I thought it would be some kind of integrated, cross-pollinating concert, with the great Irish musicians of The Chieftains and the North Carolina Symphony leading each other to ever more exciting music in a grand céilí in Meymandi Concert Hall. Instead, it was just odd.

The evening opened with a 30-minute set by The Chieftains’ three core members and their assorted music-partners, including the silver-voiced Alyth McCormack. Along with harpist Triona Marshall, guitarist/accordionist Tim Edey, and fiddlers Jon Pilatzke and Tara Breen, The Chieftains founder (52 years ago!) Paddy Moloney and his bandmates since the 1970s Kevin Conneff and Matt Molloy were all crowded into a small area downstage right. The remainder of the downstage area was covered with a hard surface for the step-dancers who flitted in and out. Behind them in the gloom waited the podium and chairs for the orchestra conductor and musicians.

Now, half an hour with Paddy Moloney, with his smart mouth and his tin whistle and uilleann pipes; Matt Molloy and his heavenly flute; and Kevin Conneff with his bodhrán and equally resonant voice, is nothing to sneeze at. Accompanied as they were by the other instrumentalists and vocalists, it should have been a set to live in memory. The band sounded fantastic in Meymandi. Yet, it was oddly rote and slick, with the hot music only occasionally burning to the surface, usually in conjunction with a short burst of step dancing by Jon Pilatzke, his lithe wife Cara Butler, and his brother Nathan Pilatzke, who were sometimes joined by frisky girls from Raleigh’s Tríonóide Academy of Irish Dance.

The dancing fiddler Jon Pilatzke is great in both worlds, but Nathan Pilatzke is a bona fide dancing fool, with some moves that seemed impossible. The three together, with their special Ottawa Valley version of step dancing, put fancy shows like Riverdance to shame. Their style uses all the standard figures of Irish step but relaxes some of its rigidity of form in favor of the buoyancy and twinkling-fast percussive footwork of tap and the wild upper-body action of clogging at a barn dance. If we are lucky, they will return to the area with their show, The StepCrew.

After intermission, the orchestra, with William Henry Curry on the podium, squeezed itself onto the back half of the stage, and The Chieftains and friends returned to their area – with their backs to the conductor and orchestra. Essentially, the NCS played back-up band to their guests. It did not do either group any favors. Traditional Irish music neither needs nor wants the thick texture of massed strings, and to my ear, the trombones sounded terrible with the lilting tin whistle. Hearing the zestful Irish fiddlers struggling to break clear of the violins reminded me of when Linda Ronstadt sang in front of the syrupy Nelson Riddle Orchestra.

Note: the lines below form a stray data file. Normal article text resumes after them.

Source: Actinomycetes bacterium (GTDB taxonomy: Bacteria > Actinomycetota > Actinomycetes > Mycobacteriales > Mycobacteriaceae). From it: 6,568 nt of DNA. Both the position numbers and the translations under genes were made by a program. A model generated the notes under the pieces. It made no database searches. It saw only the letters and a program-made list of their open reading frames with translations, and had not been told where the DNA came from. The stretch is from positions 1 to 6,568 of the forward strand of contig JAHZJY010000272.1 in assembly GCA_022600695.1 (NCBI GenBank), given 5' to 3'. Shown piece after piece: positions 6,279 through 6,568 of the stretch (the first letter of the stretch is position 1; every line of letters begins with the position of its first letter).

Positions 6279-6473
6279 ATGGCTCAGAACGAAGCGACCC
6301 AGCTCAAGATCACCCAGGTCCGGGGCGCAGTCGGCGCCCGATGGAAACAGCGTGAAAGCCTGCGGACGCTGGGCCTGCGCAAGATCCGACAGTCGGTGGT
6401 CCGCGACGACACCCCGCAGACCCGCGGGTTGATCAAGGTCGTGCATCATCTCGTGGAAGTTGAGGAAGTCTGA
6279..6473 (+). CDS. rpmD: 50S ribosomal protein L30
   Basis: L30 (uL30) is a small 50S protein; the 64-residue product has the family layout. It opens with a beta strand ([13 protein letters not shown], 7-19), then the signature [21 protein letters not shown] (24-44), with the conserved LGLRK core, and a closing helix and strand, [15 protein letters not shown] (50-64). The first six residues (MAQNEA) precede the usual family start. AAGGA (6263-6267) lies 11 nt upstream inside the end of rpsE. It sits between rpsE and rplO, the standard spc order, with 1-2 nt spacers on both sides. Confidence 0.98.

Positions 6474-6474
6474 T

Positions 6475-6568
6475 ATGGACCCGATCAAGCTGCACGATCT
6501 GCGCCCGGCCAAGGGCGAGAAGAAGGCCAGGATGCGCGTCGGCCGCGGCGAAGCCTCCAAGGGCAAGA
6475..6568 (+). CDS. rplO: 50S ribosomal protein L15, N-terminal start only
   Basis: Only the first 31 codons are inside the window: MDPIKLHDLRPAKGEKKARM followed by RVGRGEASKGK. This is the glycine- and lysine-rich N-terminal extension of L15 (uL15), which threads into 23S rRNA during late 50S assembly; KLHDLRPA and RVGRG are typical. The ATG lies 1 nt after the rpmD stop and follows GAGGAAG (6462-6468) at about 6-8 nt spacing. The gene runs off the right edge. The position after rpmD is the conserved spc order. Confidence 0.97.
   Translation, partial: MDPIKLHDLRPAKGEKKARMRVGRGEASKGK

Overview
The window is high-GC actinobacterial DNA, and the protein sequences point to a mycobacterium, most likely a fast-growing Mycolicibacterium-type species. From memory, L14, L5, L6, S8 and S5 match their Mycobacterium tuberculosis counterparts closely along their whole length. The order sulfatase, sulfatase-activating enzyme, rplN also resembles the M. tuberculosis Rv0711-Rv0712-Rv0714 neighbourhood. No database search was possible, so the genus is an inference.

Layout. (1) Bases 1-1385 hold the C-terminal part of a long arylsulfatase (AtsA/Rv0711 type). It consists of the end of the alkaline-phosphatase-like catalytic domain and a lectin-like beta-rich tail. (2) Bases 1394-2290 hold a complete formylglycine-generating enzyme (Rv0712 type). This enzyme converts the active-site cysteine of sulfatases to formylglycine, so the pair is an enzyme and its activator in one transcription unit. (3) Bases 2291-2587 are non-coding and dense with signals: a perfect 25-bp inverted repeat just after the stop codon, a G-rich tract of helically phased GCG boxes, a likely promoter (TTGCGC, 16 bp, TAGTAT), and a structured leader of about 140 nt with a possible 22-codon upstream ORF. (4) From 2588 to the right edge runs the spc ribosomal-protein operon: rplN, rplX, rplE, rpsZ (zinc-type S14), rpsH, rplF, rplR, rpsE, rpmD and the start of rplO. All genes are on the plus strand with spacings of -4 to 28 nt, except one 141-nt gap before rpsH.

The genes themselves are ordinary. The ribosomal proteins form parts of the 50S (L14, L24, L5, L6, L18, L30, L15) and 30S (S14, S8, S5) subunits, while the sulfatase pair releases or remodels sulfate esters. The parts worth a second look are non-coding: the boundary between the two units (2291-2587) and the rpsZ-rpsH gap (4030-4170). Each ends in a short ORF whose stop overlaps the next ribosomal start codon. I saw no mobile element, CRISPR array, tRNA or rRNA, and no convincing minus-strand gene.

The NCS joined The Chieftains on several pieces from their score for the 1998 mini-series on the Irish in America, The Long Journey Home. Although it uses many pieces of traditional Irish music, those tunes have been molded into movie music, which by definition excludes depth and complexity in favor of emotional manipulation. The NCS is so much better than this that I felt embarrassed for them. The addition of a choral group from UNC added density before the arrival of the Wake & District Public Safety Pipes & Drums.

The only piece in which the orchestra’s talents shone was the band’s Galician Overture. (Galicia is a Celtic area in northwest Spain.) The blend of Spanish sounds with the Irish, and the more open compositional structure, made room for meaningful orchestral additions. The orchestra also played with good humor an extremely silly piece by Moloney called “Planxty Mozart,” combining the Mozart horn concerto with a certain Irish jig with many similarities. The NCS’s principal French horn player Rebekah Daley got into the sport of the thing, playing a few more riffs than expected.

In short, the combination program was awkward and one-sided. It may have been devised to draw new patrons to the NCS, but the orchestra was so far in the background (and to tell the truth, totally dispensable) that it seems doubtful that those who came for The Chieftains will return for actual classical music.

Note: Ironically, the Chieftan’s co-founder, Sean Potts, passed away the day this review was posted. For details, click here.